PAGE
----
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Physics Week in Review: January 4, 2014


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Welcome to 2014! Just when you thought the excitement of the holidays was over: apparently today is Zero G Day! No, you won’t be able to float because of the combined gravity of Jupiter and Pluto. Phil Plait bringeth the smackdown on this pseudoscientific nonsense. “It’s hard for me to overstate just how wrong this claim is. After all, the physics is wrong, the claim about Pluto and Jupiter is wrong, and it’s based on a joke made by an astronomer nearly 40 years ago!”

In honor of the new year, we give you the Physics of Poppin’ Bottles: “just 5 percent of the carbon dioxide is spent propelling the cork.”  Related: The fluid dynamics of breaking out the bubbly: “Champagne owes much of its allure to its tiny bubbles.”

There also innumerable year-end listicles, like this one: Dark matter, acoustic lasers, black hole firewalls, and more: APS Physics editors share their Highlights of the Year. And the folks behind the FQXI podcast also reviewed the year in physics with Part I, Part II and Part III — because there was so much physics goodness last year, they couldn’t fit it into a single episode.

Isaac Asimov Predicts in 1964 What the World Will Look Like Today — in 2014. “Communications will become sight-sound and you will see as well as hear the person you telephone. The screen can be used not only to see the people you call but also for studying documents and photographs and reading passages from books. Synchronous satellites, hovering in space will make it possible for you to direct-dial any spot on earth, including the weather stations in Antarctica.”

Forest snow melts faster than flakes in open fields. “Trees became key players in melting snow in warmer locations.”

An interesting paper appeared on the arXiv this week, supposedly constituting “the most sensitive and comprehensive search yet for time travel from the future” — a search of social media, like Twitter and Facebook. Sadly, the search failed to turn up evidence of time travelers: “Given practical verifiability concerns, only time travelers from the future were investigated. No time travelers were discovered.” But perhaps there is good reason for that. “Maybe social media doesn’t persist in the far future, so time travellers don’t know how to tweet,” Columbia physicist Brian Greene told The Atlantic.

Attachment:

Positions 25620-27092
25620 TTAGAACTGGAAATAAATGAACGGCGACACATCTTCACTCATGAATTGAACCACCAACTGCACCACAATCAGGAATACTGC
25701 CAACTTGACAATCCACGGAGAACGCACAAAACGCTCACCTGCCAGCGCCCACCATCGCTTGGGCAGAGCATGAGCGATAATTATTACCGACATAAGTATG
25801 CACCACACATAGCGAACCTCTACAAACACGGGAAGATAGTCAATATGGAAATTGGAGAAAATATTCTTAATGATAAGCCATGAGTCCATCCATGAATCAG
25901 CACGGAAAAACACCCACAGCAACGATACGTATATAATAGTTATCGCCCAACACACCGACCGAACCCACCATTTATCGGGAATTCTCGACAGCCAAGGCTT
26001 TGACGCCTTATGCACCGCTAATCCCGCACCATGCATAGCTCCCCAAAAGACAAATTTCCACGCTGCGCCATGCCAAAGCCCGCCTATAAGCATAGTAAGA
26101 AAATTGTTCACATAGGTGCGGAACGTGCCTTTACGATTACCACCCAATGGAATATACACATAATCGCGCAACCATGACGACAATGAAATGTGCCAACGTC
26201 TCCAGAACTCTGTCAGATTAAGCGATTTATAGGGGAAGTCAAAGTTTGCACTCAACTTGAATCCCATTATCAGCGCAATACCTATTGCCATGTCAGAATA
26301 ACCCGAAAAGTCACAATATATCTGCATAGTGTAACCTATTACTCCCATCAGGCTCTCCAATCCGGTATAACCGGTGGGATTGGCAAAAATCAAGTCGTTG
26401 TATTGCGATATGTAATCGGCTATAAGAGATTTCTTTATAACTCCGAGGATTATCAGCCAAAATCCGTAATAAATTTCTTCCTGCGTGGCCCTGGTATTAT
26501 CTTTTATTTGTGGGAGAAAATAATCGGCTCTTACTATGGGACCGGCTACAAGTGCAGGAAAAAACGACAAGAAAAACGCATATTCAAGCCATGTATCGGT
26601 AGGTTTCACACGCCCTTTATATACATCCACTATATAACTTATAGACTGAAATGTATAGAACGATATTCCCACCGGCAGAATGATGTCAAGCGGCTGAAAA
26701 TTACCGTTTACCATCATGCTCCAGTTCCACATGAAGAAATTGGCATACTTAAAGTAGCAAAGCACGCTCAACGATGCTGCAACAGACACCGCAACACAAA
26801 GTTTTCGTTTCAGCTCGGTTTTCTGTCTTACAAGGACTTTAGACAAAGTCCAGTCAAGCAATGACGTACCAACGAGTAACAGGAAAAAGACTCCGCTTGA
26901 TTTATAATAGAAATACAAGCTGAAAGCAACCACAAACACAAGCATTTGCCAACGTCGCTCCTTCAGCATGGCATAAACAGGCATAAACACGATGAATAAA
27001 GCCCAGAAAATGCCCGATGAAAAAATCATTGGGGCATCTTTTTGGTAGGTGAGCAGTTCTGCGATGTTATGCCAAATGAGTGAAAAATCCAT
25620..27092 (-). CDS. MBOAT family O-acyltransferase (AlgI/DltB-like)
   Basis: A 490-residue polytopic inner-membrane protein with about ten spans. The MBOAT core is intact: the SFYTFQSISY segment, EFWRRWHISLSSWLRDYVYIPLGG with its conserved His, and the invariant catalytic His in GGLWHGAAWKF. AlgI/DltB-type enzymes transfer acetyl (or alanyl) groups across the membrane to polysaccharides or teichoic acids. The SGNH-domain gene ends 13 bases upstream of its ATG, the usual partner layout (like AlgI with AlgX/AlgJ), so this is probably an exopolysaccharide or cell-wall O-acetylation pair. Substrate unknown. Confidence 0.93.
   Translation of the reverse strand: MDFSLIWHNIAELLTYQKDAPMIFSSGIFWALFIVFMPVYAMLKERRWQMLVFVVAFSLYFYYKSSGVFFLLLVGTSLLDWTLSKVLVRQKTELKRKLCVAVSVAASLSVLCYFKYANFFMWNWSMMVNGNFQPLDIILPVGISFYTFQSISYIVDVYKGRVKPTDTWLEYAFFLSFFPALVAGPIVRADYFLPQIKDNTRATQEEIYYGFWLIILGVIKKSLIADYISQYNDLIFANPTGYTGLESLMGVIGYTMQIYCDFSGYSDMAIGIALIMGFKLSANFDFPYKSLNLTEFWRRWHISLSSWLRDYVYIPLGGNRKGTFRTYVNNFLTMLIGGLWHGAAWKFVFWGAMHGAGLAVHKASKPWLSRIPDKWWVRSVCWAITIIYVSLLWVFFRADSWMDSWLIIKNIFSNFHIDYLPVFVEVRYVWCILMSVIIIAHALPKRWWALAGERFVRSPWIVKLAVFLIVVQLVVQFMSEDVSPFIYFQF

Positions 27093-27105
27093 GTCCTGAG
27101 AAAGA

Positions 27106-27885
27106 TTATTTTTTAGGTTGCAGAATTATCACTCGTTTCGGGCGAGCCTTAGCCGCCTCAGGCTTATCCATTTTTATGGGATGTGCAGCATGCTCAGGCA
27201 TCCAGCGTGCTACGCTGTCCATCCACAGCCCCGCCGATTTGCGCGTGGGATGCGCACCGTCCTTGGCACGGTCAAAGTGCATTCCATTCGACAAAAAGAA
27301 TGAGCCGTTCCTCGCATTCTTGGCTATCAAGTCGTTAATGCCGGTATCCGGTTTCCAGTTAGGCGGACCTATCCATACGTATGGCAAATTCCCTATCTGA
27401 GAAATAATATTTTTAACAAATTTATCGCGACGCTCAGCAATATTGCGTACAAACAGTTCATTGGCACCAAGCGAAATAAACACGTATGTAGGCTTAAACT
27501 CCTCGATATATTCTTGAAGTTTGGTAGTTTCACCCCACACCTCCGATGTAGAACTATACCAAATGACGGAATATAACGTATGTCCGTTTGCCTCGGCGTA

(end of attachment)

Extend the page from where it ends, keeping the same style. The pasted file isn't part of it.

Magnetically aligned defecating dogs: a physicist weighs in.

Did Wigner’s friend kill Schroedinger’s cat? A tale of “an irresponsible friend, a possibly dead cat, and an even weirder configuration of quantum mechanics.”

Credit: Angela Kelly, http://kellyimagesandphotography.webs.com/

Mother and Son Blow Bubbles in Freezing Cold and Discover Something Beautiful.  Per Twisted Sifter: “After finding a soap bubble recipe online that consisted of dish soap, karo syrup and water; the mother and son braved the elements to see what would happen. … Not only did each bubble freeze with their own unique pattern but they also deflated and collapsed in spectacular fashion.”

Related: here’s How to Make Awesome Frozen Soap Bubbles Without Having to Brave the Cold.

How Fast Are The Cars In Angry Birds GO!? Rhett Allain investigates.

Michael Faraday in 1833, on Holding One’s Breath (and Surviving a Fall into a Cesspool).

Why Do Lights Sometimes Appear in the Sky During An Earthquake?

Slaves to the Algorithm: more and more of modern life is steered by algorithms. But what are they exactly?

Advanced Imaging Reveals a Computer 1,500 Years Ahead of Its Time. “X-rays and advanced photography have uncovered the true complexity of the mysterious Antikythera mechanism.”

When Did Galaxies Get Their Spirals? “even a tiny region of the sky that appears to be empty is actually stuffed full of faint, distant galaxies and in this particular observation, around 10,000 galaxies can be seen.”

Gone in 2013: A Tribute to 10 Remarkable Women in Science. Related: Voices, silence, strength and Judith Lumley: A women in science mentoring tale.